On March 20, 2020, right around the time we began hearing grumblings of a global pandemic, I suffered what doctors called a traumatic accident, comparable to a bad car crash.
At about 6 a.m. that day, I got up to take my blood pressure meds as I do every morning. I reached out for the railing at the top of the steep staircase in my bedroom and, in an instant, went flying down a flight of nine stairs. I came to a stop on the landing, face first, tangled up like an old rag doll, my left cheek gashed and bleeding.
Somehow I managed to maneuver myself into a sitting position, then scooted downstairs on my butt, one step at a time. I hobbled to the telephone to call my sister in Albany, who I knew would be awake and getting ready for work.
“Lisa, I fell down the stairs,” I cried when she answered.
“Jesus Christ,” she said, then yelled “She fell down the stairs!” to her husband who was hovering nearby.
As there was nothing she could do from so far away, I hung up, took my pills, and rested on the sofa until my doctor’s office opened. At the time the pain was not bad, so, thankfully, I was able to go back to sleep.
By the time I woke up again, my left leg, ankle, and foot had swollen, and walking was excruciating. I phoned my doctor, who told me to dial 911 and go get checked out in the emergency room.
“No!” I screamed. “I don’t want to catch the virus.”
He explained that I might have broken several bones and advised that I do it ASAP.
As I lay on a bed in the E.R. for 12 hours, waiting for a room upstairs in the hospital, my level of pain escalated sharply. Two Tylenol were administered, which didn’t help in the least. I spent the endless hours tossing and turning, thinking only that I would probably die right there in that bed. Doctors, though, assured me that all Covid-19 patients were being held and treated across the street. This calmed me a bit, but, still, my anxiety level was sky high.
At midnight, a room became available, so I was wheeled up and eventually slept soundly till morning.
That day, after an M.R.I. and many X-rays, doctors discovered a fracture in my left tibia, two broken bones in my ankle, and countless shattered bones in my foot.
Meanwhile, hundreds of rich New Yorkers were rushing out from the city to their country homes in the Hamptons in an attempt to escape the rampaging virus (and bringing it with them). Four days in, the number of cases of Covid-19 had increased dramatically (doctors were now wearing full-face protective gear), so it was decided that surgery for me was much too risky.
I was bundled up and rushed by ambulance to a care center, where it was hoped that my bones would heal on their own. I was placed in the rehabilitation wing, which was virus-free at that time. (Near the end of my stay, the virus had infiltrated my wing and many people had died, particularly in the senior residence building.)
The care center was, in a word, despicable. The food was inedible, mostly pasta and mystery meat. The only fresh food available was a daily banana served at breakfast, often black or bruised. Many of the aides were rude and nasty. It was common to wait over an hour, after calling for assistance, for someone to show up with ice water, blankets, or help to the bathroom.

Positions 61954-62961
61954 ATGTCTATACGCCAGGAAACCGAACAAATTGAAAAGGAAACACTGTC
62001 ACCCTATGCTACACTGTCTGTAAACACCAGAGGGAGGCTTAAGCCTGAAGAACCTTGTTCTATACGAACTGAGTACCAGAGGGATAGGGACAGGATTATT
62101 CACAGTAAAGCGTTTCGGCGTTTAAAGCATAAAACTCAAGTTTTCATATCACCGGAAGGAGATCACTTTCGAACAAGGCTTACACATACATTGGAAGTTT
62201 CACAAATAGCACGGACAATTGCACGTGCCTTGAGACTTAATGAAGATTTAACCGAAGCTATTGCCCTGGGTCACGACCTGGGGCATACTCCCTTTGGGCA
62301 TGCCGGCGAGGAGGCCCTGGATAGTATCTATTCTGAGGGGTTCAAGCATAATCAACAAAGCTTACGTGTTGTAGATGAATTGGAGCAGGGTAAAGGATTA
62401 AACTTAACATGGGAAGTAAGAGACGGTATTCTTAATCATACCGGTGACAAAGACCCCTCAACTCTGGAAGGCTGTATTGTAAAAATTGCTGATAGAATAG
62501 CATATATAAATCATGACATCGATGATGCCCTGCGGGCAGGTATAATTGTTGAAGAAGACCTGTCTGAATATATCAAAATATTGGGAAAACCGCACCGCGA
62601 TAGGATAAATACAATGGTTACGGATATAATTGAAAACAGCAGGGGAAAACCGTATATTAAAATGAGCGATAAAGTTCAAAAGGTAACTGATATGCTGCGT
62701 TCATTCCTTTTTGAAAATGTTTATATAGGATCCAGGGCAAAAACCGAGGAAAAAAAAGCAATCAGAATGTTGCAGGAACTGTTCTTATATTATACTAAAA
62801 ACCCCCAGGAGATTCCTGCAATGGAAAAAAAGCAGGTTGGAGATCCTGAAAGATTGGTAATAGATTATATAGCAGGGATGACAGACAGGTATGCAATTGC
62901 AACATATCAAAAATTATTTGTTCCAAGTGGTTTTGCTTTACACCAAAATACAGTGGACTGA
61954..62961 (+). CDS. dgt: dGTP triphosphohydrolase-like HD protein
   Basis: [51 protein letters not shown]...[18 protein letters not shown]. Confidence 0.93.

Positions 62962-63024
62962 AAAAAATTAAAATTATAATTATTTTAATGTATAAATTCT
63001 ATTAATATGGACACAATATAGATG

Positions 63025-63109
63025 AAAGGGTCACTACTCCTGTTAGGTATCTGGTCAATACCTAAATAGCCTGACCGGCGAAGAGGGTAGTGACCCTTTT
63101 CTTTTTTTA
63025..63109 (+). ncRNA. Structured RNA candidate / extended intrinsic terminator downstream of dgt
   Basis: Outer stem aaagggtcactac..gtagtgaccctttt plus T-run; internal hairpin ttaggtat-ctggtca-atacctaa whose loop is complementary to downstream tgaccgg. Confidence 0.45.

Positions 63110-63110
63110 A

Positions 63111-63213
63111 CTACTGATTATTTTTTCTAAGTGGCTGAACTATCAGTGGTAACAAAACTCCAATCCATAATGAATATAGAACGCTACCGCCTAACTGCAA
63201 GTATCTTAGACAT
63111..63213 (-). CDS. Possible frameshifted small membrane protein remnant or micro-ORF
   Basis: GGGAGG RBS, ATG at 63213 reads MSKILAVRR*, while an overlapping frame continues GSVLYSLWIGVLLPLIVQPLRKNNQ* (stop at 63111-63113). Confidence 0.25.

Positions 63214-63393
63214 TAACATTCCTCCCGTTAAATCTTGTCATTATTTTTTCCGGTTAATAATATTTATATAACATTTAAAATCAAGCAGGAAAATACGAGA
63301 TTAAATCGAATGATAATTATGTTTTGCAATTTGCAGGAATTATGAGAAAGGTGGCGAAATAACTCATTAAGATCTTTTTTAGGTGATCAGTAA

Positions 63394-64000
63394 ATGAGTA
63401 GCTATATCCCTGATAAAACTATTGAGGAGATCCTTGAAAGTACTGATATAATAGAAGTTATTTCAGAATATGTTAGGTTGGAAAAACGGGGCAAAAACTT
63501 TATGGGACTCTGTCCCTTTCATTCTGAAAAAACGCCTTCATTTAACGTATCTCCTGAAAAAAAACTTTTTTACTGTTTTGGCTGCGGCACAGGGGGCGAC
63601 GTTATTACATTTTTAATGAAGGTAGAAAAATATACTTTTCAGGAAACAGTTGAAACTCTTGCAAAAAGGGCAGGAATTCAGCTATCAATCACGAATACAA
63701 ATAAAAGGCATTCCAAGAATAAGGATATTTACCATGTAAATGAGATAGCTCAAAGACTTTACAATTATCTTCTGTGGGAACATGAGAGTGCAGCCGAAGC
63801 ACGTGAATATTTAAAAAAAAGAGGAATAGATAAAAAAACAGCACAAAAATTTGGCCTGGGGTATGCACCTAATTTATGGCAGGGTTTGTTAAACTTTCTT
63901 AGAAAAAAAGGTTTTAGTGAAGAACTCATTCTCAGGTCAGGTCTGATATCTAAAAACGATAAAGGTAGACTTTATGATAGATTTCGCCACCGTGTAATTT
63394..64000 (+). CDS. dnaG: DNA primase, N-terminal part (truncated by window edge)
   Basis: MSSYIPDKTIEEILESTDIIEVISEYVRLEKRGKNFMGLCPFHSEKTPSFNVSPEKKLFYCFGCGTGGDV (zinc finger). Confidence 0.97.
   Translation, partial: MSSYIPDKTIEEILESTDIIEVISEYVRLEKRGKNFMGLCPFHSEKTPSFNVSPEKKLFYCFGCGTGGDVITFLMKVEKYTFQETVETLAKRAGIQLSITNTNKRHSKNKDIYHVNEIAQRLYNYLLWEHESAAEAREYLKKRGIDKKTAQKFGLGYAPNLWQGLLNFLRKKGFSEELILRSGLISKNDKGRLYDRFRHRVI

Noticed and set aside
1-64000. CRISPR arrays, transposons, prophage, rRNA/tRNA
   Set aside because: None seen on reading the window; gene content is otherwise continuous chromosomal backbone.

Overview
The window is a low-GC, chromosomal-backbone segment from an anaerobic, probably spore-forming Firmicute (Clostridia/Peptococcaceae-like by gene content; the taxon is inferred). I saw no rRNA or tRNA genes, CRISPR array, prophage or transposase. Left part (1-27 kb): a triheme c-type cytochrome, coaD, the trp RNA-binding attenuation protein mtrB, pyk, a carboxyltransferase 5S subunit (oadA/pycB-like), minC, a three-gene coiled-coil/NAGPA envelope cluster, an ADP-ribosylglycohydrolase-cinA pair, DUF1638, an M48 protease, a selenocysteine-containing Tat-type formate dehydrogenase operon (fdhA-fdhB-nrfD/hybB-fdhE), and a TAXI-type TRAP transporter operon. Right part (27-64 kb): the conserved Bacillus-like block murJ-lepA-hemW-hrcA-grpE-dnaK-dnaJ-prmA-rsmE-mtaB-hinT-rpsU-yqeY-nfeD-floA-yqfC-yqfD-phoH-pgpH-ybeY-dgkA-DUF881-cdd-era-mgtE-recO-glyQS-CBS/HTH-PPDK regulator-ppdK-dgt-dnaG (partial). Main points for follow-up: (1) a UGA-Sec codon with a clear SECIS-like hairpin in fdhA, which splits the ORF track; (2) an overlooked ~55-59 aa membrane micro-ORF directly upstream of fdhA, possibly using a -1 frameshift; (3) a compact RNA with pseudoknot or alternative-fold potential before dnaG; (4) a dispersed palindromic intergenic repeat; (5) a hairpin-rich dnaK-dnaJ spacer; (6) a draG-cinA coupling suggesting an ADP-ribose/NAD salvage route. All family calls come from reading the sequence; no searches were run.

I had several mishaps the first few days, peeing myself, then getting yelled at, or worse cursed out. Some aides refused to administer the two showers allotted each week. (I hadn’t had a shower in nine days, but when I complained to the nursing staff, they weren’t concerned.) The head doctor came around less than once per week. I developed a raging case of acne and requested a dermatologist. That never happened, so I ordered skin care products from Amazon and was able to cure it myself.
Perhaps the worst infraction came at my discharge three months later. I was sent home addicted to OxyContin. The doctor had not gradually weaned me off the pills and I was not given a prescription refill. I had to go “cold turkey” at home. It wasn’t fun. I was very sick for about two weeks. Even worse, I continue to receive a $19,000 bill every month without fail. (Finding a bill on my bed after the first three days there, I asked to be enrolled in Medicaid, but administrators did not do this as they had promised.)
Throughout my painful, lonely ordeal, I sometimes broke down. Why, I wondered. Why? Why did this happen to me? I had been walking up and down that staircase for close to 30 years without incident. Then it dawned on me, if I’d fallen down the second flight I would have landed on the hardwood floor, possibly broken my neck, and died. Suddenly, my plight didn’t seem quite so awful. I was lucky to be alive.
As it does, good often comes when bad things happen. I’m still here. I didn’t break my neck. I didn’t catch Covid-19. And being isolated in a single room, essentially alone for 90 days, taught me patience. I learned to entertain myself. I let go of control and found joy in each moment. I celebrated phone calls from friends and conversations with my three darling therapists: occupational, physical, and mental. I read, watched movies, and wrote poems every day. The good news? I sold a children’s book while there.
Life is fragile. It can change in an instant, in a blink of an eye.
It’s been over a year now since Covid first erupted, disrupting lives all over the world, causing fear, death, and devastation. Now, more than ever, I appreciate the miracle of life — each minute, each hour, each day. I am home. I am healed. I am grateful.
Dianne Moritz lives in North Sea. Her children’s books include “Hush, Little Beachcomber” and “1, 2, 3 . . . by the Sea.”